SCOTLAND has fewer children living in jobless households than any other part of the UK, new figures show.
Just 12 per cent of youngsters are in homes reliant on benefits, compared to 13.6 per cent in England, 14.4 per cent in Wales, and 16.7 per cent in Northern Ireland.
Scotland also produced 8 per cent of the UK’s economic output in 2011, and its productivity was equal to the UK average, the Office of National Statistics (ONS) analysis published yesterday found.
The ONS also highlighted Scotland had a lower unemployment rate, at 7.2 per cent, than England, Wales and Northern Ireland, in April to June.
Since then, Scotland’s unemployment rate has risen, but only slightly, to 7.3 per cent in June to August.
The figures are encouraging for the Scottish Government a year from the independence referendum, analysts say.
The ONS also found Scots’ median gross weekly earnings were £498 among full-time, working-age adults, higher than Northern Ireland on £460, and Wales on £455, but slightly lower than England on £513.
Scots also have less disposable household income than the UK average – £15,700 per head in 2011, compared with £16,000.
John McLaren, economist with the Centre for Public Policy for Regions (CPPR), said Scotland’s downturn and slow recovery has mirrored the UK’s, a trend which continues.
“That’s not too surprising as their industrial make-up is not dissimilar,” he added.
“The better parts of the UK have been the Southeast and Southwest – not London. Outside of that, Scotland really stands out. It does much better than Northern Ireland, the Northeast and Wales.”
Mr McLaren said the figures provided a platform for a potential independent Scotland, but warned oil revenue remained hard to predict.
“As long as nothing scares the horses, post-independence it [Scotland’s economy] would remain in pretty good shape, the same as the UK,” he said.
“Whether it’s employment rate or GDP growth rate, there’s nothing to think that it would dramatically worsen or improve.”
But he added: “The big difference between Scotland and the UK, if Scotland became independent, would be North Sea oil.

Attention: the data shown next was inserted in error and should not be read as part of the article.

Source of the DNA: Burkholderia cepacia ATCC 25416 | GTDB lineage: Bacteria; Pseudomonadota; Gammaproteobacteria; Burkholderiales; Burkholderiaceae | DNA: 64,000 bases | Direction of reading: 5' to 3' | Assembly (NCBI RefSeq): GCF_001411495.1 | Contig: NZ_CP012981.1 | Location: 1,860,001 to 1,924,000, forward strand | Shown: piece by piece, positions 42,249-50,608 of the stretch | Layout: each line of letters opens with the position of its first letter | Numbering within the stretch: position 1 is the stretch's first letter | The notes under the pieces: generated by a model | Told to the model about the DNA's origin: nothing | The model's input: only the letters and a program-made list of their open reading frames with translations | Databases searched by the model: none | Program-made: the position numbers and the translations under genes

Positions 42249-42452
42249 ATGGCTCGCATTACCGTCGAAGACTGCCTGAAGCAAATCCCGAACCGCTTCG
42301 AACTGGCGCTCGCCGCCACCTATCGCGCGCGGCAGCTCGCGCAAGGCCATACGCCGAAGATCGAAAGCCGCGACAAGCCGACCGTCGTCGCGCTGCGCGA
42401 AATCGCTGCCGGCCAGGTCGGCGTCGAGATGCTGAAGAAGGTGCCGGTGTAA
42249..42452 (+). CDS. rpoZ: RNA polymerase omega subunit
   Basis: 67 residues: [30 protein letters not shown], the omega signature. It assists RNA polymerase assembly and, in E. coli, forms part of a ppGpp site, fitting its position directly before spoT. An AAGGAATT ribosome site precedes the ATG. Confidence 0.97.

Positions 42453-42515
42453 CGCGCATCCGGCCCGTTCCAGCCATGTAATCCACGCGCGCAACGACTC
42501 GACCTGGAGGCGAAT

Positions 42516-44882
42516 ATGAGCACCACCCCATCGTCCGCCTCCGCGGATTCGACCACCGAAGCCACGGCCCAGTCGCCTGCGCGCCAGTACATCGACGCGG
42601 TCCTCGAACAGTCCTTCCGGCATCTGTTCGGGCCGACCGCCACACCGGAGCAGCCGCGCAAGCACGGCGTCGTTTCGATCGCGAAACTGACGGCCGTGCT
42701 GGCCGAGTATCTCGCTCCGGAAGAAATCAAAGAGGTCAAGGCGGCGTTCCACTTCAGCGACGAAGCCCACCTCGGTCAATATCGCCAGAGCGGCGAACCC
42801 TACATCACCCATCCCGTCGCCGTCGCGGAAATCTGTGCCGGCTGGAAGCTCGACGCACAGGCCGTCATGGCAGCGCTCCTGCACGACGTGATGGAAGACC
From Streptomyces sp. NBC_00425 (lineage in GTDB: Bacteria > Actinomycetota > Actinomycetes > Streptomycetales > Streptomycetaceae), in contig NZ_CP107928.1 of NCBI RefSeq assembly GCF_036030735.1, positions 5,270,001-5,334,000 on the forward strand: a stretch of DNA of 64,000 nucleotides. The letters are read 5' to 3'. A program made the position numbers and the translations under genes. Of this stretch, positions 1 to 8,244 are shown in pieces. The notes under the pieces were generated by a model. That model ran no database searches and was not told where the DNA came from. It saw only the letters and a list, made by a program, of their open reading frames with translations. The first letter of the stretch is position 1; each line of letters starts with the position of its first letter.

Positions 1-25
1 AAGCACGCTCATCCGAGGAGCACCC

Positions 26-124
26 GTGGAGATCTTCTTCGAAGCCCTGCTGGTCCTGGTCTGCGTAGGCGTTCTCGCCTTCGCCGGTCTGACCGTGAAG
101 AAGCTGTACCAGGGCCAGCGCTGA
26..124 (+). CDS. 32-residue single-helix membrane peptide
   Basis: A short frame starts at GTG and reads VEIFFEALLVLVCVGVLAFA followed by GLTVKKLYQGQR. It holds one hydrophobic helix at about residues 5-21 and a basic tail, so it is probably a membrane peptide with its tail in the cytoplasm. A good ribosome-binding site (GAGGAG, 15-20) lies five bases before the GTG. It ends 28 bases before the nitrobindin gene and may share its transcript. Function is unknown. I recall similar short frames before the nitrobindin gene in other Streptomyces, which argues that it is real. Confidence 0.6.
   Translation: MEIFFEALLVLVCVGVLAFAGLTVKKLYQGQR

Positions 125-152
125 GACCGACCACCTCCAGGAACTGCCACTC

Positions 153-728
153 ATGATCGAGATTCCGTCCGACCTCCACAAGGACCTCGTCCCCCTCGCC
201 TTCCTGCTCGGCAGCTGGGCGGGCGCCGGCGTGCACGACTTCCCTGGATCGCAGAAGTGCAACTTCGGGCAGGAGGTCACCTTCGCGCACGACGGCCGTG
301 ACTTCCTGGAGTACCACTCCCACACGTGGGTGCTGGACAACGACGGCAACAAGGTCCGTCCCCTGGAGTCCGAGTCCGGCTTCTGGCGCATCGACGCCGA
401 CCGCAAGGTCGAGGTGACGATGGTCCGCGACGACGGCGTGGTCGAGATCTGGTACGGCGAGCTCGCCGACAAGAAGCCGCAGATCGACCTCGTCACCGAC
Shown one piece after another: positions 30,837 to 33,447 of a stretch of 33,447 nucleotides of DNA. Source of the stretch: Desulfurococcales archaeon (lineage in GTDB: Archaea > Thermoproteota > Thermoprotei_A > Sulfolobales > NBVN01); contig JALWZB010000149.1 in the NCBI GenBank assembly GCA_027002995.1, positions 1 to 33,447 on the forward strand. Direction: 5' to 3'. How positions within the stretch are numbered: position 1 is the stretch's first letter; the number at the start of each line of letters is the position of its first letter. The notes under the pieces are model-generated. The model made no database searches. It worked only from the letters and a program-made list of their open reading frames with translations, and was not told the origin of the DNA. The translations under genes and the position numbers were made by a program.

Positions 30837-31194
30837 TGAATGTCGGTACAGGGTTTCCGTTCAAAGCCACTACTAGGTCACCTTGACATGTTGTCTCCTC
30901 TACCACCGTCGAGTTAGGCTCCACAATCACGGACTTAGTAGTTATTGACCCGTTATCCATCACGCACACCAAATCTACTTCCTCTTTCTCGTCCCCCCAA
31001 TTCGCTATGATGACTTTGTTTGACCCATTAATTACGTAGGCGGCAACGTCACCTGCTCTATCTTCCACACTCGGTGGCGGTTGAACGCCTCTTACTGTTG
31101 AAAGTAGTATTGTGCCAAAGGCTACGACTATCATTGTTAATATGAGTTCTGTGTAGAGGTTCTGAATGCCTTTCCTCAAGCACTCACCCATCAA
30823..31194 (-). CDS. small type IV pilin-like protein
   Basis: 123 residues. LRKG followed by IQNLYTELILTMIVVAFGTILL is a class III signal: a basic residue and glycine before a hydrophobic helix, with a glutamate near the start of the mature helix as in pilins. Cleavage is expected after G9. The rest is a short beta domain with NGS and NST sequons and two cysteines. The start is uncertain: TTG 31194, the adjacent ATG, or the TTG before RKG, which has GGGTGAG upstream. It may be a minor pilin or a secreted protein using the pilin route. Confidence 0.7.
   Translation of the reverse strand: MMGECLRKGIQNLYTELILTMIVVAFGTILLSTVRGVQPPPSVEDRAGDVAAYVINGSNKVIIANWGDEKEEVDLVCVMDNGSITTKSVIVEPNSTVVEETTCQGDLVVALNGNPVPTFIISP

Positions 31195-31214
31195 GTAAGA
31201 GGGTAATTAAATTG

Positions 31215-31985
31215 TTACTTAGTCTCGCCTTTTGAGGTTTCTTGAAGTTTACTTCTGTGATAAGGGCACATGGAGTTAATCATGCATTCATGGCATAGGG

“If Scotland is to become independent, sources of government funding would be very reliant on North Sea oil, and it’s very difficult to forecast whether that would be better or worse.”
The figures are the latest from the ONS this week after it brought out employment statistics covering June to August, which showed the number of people in work in Scotland had reached its highest level for more than five years.
There was also a fall of 3,000 in the number of unemployed Scots over the summer period.
Jobless households are those where all parents or guardians living in the home are unemployed and claiming benefits. There has been a sharp fall in the number of children living in those homes.
In the fourth quarter of 2011, the equivalent figure was 15.8 per cent, which at that time was higher than England and level with Northern Ireland.
Scotland was also responsible for 8 per cent of the UK’s economic output in 2010, suggesting that figure is solid.
And the weekly gross earnings of full-time adult workers has risen slightly, up from a median figure of £491 in April 2011.
Gross disposable household income in Scotland is also up, having risen from £15,300 per head in 2010.
A CPPR report found it impossible to say whether Scots would be better off under independence, but said that household income, economic activity, wages and profit were unlikely to change dramatically in the short term at least.
Crime: Levels of offending fall to lowest in 39 years
SCOTLAND has the lowest level of offending per head of population in the UK, the Office of National Statistics (ONS) found. There were just 52 offences committed in Scotland per 1,000 people.